Henry was born in 1539, the middle one of the three sons of Count John V of Sayn and Elisabeth of Holstein-Schauenburg, and became a clergyman at the request of his father. Initially a canon (Domherr), from 1565 he became cathedral dean (Domdechant) of Cologne under Archbishops Frederick IV of Wied and Salentin of Isenburg. After the death of his uncle, Count Sebastian II who had ruled the County of Sayn together with Henry's brother, Hermann of Sayn, he inherited the county, which was located north of the River Sieg, with the castle of Freusburg as his residence in 1573. This was also connected with his conversion to Protestantism under the Wittenberg Reformation, which Sebastian and Hermann had introduced to their lands after a long delay in 1561.
Soon afterwards, in February 1574, Henry married Jutta of Mallinkrodt, a former nun whom he had already met when he was the dean of Cologne Cathedral at the monastery of St. Querinus in Neuss. Whether Jutta of Mallinkrodt led the life of a courtesan remains uncertain at this time. But the marriage remained childless and eventually failed. Jutta of Mallinkrodt died on 28 February 1608 in Schloss Friedewald, which Henry had built in Renaissance style. Meanwhile Henry had a liaison with a maid. Two sons emerged from this relationship, but they were not entitled to inherit because of their illegitimate descent.
When Count Hermann died on 17 March 1588, Henry united the county again under his lordship. On 22 December 1589, he decreed the first Sayn church constitution, printed the following year in Frankfurt am Main. This gave instructions to "superintendents, parish lords and other church and school servants on how to behave in the teaching of the divine word, the administration of the holy sacraments, the rituals and other elements of a church service. In this way he contributed further to the renewal of church life in the land of Sayn. He was assisted by Superintendent Magister Leopold Optichtyus, who had studied at Wittenberg and Marburg. Henry also ensured that there was a proper school system in the County of Sayn. For example, he determined in the church constitution of 1589 that "at every parish church a school is to be established in which children are to be taught to read, write and especially learn their catechism."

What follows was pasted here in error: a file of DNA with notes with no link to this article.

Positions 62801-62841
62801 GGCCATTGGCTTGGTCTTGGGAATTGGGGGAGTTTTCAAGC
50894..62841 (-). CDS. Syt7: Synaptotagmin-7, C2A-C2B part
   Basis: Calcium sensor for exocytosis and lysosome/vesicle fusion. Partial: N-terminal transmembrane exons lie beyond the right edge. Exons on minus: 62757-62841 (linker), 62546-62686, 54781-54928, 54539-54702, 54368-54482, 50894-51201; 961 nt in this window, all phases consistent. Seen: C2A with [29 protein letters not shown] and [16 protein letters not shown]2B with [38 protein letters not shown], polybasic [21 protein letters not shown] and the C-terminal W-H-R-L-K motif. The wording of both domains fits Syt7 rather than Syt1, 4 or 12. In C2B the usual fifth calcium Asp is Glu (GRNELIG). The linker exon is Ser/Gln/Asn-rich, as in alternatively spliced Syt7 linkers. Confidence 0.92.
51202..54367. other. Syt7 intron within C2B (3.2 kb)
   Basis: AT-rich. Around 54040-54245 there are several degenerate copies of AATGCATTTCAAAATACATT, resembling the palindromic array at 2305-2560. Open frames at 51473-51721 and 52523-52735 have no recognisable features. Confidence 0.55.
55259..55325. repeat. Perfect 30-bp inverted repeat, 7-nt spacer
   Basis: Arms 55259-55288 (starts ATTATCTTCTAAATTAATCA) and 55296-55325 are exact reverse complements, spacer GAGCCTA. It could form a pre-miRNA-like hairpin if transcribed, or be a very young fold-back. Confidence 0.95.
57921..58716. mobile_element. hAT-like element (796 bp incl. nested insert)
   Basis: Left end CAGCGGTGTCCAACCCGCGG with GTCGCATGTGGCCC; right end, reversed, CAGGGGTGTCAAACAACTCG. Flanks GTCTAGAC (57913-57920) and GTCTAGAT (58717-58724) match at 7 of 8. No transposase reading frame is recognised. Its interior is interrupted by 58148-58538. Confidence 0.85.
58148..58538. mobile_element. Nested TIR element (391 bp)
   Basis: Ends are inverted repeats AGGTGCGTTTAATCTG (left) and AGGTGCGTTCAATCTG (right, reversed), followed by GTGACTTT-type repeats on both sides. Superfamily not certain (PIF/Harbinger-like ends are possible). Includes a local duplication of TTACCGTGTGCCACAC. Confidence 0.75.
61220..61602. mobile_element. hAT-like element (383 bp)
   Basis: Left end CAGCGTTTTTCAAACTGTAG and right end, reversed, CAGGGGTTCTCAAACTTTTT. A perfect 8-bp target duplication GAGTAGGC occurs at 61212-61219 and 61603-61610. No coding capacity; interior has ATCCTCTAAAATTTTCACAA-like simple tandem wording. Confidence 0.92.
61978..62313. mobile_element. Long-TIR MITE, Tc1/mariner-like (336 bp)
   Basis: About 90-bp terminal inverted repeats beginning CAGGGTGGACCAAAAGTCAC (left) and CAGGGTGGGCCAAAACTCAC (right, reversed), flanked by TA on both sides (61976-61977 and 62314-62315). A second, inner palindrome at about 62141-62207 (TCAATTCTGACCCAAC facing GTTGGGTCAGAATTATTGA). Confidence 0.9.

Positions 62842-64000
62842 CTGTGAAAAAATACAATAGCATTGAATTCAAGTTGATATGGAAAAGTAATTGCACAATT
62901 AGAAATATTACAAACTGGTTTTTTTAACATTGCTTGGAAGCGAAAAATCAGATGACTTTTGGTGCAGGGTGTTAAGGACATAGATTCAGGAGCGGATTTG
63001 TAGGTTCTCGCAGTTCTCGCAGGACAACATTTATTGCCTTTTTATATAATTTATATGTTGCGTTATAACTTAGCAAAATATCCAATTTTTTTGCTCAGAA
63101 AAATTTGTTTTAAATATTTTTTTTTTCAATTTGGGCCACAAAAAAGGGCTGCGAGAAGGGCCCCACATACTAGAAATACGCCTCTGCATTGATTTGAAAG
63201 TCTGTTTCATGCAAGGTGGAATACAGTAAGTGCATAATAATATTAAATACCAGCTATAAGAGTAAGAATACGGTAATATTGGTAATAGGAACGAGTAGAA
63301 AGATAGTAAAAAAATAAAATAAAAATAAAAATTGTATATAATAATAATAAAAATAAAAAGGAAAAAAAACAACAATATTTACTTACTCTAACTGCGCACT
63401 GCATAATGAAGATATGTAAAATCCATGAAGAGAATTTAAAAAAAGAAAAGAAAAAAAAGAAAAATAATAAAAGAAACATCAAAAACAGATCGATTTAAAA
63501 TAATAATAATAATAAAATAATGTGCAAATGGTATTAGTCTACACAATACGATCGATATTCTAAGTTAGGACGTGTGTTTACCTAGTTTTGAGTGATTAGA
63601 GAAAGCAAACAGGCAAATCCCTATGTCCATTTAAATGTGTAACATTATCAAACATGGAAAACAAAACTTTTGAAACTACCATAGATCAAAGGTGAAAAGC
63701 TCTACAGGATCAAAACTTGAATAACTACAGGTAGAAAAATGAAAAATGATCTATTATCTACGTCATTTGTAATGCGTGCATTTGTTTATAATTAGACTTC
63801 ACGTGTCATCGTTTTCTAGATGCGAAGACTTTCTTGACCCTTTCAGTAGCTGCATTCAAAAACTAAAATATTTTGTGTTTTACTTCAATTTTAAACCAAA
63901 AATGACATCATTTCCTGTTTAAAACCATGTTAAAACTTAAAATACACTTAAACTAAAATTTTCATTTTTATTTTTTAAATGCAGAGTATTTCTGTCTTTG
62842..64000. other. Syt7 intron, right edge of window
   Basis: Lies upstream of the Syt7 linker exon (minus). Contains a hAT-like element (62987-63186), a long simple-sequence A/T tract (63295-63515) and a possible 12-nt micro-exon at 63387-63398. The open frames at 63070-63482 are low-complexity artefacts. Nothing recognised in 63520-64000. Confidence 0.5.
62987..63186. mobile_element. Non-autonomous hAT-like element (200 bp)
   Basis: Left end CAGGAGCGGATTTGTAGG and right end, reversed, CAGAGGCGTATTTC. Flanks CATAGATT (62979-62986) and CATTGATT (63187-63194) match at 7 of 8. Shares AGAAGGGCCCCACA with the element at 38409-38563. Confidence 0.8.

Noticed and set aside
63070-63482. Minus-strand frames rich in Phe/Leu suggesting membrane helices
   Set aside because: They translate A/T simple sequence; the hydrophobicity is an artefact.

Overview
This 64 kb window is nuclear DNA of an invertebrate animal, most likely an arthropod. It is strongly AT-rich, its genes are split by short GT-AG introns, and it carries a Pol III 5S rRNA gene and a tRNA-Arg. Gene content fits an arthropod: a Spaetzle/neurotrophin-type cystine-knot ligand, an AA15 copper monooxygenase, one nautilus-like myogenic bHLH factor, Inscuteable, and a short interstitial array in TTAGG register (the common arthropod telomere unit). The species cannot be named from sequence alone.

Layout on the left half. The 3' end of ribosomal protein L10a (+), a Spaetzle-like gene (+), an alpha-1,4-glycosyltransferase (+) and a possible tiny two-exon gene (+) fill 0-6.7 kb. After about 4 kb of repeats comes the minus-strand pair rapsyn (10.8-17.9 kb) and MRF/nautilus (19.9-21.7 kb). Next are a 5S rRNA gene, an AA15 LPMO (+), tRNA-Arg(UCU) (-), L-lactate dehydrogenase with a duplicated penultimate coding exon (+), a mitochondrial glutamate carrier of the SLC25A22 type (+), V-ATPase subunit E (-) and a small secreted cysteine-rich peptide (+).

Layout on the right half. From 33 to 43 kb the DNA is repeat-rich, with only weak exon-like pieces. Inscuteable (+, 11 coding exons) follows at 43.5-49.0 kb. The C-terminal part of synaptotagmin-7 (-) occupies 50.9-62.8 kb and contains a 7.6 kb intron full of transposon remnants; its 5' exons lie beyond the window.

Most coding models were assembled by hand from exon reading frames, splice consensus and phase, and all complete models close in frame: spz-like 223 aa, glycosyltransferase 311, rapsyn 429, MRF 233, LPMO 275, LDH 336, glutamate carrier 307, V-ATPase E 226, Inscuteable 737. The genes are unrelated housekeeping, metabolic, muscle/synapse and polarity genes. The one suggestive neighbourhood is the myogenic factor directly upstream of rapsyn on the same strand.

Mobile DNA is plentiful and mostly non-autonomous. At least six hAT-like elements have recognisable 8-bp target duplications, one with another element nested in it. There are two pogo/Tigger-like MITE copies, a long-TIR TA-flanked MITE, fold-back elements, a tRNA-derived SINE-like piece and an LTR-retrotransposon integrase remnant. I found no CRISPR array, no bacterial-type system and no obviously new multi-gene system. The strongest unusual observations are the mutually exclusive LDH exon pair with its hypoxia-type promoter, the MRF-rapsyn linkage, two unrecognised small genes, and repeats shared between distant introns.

Henry knew that, after his death, the county would fall to Hermann's only daughter, Anna Elisabeth, who was in a relationship with Count William of Sayn-Wittgenstein. William, however, was a member of the Reformed Church by confession. Henry therefore feared for the survival of the Lutheran denomination in his lands. As he was becoming increasingly frail, Henry handed over the rule of the county on 12 September 1605 to the husband of his niece, who henceforth called himself William III, Count of Sayn-Wittgenstein-Sayn, believing he had guaranteed the survival of the Lutheran denomination in Sayn. But William expelled all Lutheran pastors from the country after a year and appointed Reformed prelates instead.
One of his positive legacies was that he gave Freusburg Castle its present appearance; he was the architect of the south wing with its oriel borne on fabulous stone animals. The Count was also the architect of Schloss Altenkirchen, which has since been demolished. French chateaux, which he saw on a trip to France, inspired him to design the castle in Friedewald that today is considered a "pearl among the princely castles of the German Renaissance".
- Matthias Dahlhoff: Geschichte der Grafschaft Sayn. Dillenburg, 1874.
- Hans Fritzsche: Graf Heinrich IV. von Sayn, in: Lebensbilder aus dem Kreis Altenkirchen. Altenkirchen, 1975.
- Friedrich Hennes: Zur Geschichte der Reformation in der Grafschaft Sayn. in:Festschrift zum 400jährigen Jubiläum der Reformation in der Grafschaft Sayn. Düsseldorf, 1961.